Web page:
Analysis: Black votes matter up North too, giving Clinton an edge over Sanders in Michigan and beyond
African American voters steadied Hillary Clinton’s campaign in the South and now are poised to propel her forward in a corridor of Northern industrial states where voting kicks off with Tuesday’s Michigan primary.
Much has been made nationally of the power of Latino voters, but black voters actually had more pull in the 2012 presidential election, according to a study by the nonpartisan Cook Political Report. It found that African Americans accounted for President Obama’s victories in seven states with 112 electoral votes — without which the nation’s first black president would have lost the White House.
Among those states: Michigan, Ohio and Pennsylvania.
Latinos, by contrast, determined the outcome in four states with 49 electoral votes; without them, Obama still would have been reelected.
Clinton enjoys overwhelming support among black residents across Michigan, the result of more than a generation of cultivation for her husband’s political career and her own — and, not the least, her decision to join Obama’s team after losing the Democratic nomination to him in 2008.
“She’s real; there’s nothing fake about her, just like Bill Clinton,” said Mary Nelson, an African American woman from Detroit who watched the candidate speak Friday at a manufacturing plant.
Of African American voters, Nelson said, “we’re looking for the real.”
In Clinton’s second run for the presidency, exit polls have found, she has carried black voters by huge margins, a consistent showing that drove her romping victories in South Carolina and other Southern states. In Michigan, one recent poll showed Clinton with a 70-plus-point lead among black voters, consistent with how exit polls showed she performed in Virginia, South Carolina and Texas.
She’s real; there’s nothing fake about her, just like Bill Clinton.
Mary Nelson, an African American woman from Detroit, who saw Hillary Clinton speak Friday
In all of those states, Bernie Sanders’ appeals have largely failed among black voters, despite his efforts to broaden his speeches beyond castigations of Wall Street and calls for free college and universal healthcare. His occasional criticism of Obama, on trade and healthcare, and his outspoken desire to move the party to the left of the president probably haven’t helped.
An opportunity to showcase relationships with black voters will come Sunday night, when Clinton and Sanders will appear at a debate in Flint, a black-majority city whose water supply has been contaminated by lead. Clinton has made the situation a routine part of her campaign pitch. Two days before the New Hampshire primary, she traveled to Flint for an appearance with its mayor.
In her campaigning here, Clinton has emphasized the African American vote, without always being explicit.
On Friday, she spoke at the manufacturing plant before an array of workers who were almost all African American, forming a tableau of public support. The only noneconomic elements to her address were a plea for an end to matters that, as she pointed out, have disproportionately affected minority communities, such as housing redlining and failing schools, and a call to support those released from prison.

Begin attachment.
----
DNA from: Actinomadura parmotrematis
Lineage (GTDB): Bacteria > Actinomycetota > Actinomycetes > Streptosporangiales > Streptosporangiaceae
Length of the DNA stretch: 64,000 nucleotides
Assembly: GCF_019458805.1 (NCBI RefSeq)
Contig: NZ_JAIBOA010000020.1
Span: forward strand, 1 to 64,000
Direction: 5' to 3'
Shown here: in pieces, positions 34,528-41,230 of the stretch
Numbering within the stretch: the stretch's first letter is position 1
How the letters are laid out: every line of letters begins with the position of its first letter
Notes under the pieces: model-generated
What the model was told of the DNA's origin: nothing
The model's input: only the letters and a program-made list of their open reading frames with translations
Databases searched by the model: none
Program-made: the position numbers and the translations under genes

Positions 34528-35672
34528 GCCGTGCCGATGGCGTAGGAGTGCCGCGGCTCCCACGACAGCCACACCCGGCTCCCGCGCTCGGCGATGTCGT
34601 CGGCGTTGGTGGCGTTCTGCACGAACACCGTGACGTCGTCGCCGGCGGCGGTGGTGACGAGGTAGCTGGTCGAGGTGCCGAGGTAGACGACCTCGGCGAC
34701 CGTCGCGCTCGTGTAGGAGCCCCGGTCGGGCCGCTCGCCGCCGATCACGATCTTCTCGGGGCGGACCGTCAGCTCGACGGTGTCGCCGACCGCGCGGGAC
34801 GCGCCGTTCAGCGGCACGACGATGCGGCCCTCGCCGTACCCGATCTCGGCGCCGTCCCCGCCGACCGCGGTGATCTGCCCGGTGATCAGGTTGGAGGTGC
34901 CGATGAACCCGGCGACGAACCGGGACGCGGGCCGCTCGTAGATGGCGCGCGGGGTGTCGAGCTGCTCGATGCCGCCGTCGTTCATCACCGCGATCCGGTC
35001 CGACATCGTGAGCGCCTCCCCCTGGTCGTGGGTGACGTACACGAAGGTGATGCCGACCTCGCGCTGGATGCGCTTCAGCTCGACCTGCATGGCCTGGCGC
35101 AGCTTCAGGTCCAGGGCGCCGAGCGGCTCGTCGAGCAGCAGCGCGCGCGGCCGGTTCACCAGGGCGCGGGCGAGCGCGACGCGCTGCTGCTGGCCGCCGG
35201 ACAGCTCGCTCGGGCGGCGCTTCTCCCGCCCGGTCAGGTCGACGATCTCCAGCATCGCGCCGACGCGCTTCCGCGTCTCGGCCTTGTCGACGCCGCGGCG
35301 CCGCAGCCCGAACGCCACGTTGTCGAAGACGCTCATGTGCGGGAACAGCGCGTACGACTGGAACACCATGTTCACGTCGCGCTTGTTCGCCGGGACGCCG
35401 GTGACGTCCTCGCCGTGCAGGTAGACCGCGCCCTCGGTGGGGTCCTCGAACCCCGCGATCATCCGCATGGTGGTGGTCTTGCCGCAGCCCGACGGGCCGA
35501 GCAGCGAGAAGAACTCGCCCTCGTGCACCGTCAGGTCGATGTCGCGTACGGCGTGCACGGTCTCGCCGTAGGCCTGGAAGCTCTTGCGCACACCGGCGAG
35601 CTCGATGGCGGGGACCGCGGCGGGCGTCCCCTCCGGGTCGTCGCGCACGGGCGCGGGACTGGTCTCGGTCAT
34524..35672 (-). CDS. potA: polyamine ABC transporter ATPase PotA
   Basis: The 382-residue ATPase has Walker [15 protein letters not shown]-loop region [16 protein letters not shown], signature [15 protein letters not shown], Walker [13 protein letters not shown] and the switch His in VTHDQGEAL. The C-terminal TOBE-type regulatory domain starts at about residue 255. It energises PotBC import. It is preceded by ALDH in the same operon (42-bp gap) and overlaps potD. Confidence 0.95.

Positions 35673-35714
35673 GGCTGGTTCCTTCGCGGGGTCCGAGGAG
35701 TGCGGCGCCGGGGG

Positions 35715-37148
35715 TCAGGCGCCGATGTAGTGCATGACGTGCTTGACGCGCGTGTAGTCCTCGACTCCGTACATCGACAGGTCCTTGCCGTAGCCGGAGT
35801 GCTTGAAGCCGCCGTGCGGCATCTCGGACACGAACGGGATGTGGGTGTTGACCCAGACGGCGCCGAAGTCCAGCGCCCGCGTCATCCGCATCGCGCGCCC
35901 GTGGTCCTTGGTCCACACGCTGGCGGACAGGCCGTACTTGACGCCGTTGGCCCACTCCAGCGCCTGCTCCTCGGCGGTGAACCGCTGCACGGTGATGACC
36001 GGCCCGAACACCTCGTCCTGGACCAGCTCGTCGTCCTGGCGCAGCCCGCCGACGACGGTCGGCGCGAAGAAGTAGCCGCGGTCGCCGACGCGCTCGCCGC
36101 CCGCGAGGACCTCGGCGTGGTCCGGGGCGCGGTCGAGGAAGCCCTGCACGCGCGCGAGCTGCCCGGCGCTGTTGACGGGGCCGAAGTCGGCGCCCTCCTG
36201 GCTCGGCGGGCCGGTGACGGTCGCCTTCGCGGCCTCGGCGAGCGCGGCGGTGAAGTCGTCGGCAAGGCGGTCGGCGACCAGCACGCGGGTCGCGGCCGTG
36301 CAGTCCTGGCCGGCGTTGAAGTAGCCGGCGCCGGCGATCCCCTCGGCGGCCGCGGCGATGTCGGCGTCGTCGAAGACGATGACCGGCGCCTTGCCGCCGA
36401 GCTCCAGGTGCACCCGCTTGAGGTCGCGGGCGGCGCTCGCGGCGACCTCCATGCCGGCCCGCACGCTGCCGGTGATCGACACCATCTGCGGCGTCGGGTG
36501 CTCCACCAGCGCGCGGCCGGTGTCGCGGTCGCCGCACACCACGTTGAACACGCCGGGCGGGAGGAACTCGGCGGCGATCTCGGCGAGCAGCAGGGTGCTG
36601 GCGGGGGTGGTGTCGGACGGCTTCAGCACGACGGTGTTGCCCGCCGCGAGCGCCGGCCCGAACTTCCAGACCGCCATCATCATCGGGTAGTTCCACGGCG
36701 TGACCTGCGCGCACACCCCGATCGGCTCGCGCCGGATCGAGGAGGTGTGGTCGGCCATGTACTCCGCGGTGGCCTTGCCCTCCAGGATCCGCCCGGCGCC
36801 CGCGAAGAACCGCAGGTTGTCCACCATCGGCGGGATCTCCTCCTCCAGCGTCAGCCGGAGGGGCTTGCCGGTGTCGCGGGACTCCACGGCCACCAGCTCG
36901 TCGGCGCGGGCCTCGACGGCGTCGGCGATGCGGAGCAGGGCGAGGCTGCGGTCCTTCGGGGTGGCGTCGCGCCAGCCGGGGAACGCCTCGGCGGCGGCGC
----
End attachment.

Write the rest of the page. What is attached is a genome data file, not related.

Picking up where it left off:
Afterward, she journeyed to Kuzzo’s Chicken & Waffles in a historic black section of Detroit, where a portrait of Obama hung.
On Saturday, she met with 21 black ministers in Detroit, to whom she reiterated her alliance with Obama and promised to help threatened communities.
“We have a lot of work to do in our country, and it requires reaching out and lifting up, knocking down barriers, creating opportunities for everyone but particularly for people who have been left out and left behind,” she said, reprising a line she uses in almost every speech.
She also criticized Republican efforts in Washington and many states to curb voting rights in ways that largely affect minorities.
“It is a concerted effort from not just the South, but also here in Michigan and other states, to constrict voting, to suppress voting,” she said. “And you ask yourself, ‘Well, why would they do this?’ Because they want to limit who votes and make it more difficult for people to actually come to the polls.”
“Our message has to be: No matter what barriers they put in play, we are going to help people overcome them. Go over them, around them — whatever it takes,” she said.
Bill Clinton added his presence to his wife’s effort on Saturday as he campaigned in Detroit, where 4 out of 5 residents are African American.
In some Southern states, black voters dominate the Democratic Party. In the Feb. 27 South Carolina primary, African American voters cast 3 in 5 ballots.
The impact of black votes in the North is somewhat less profound because African American voters make up a smaller percentage of the Democratic electorate. But black voters tend to be dependable, outpunching their population numbers.
In Michigan, for example, blacks make up about 14% of voting-age citizens. But Ed Sarpolus, a 44-year veteran of polling here, said it’s possible that they could make up 20% to 30% of Tuesday’s vote.
Clinton came into the state early and, working with existing relationships, locked up black and other minority leaders of labor unions, as well as many of their members. Her success is the reverse of her experience in 2008, when African Americans sided with Obama.
“There’s been a whole turnaround and forgiveness,” Sarpolus said, and key to that was Clinton’s decision to serve as Obama’s secretary of State. “The black community rewards loyalty.”
Sanders, by contrast, “has not done much to go after African Americans here,” Sarpolus said. “There’s not been real engagement.”
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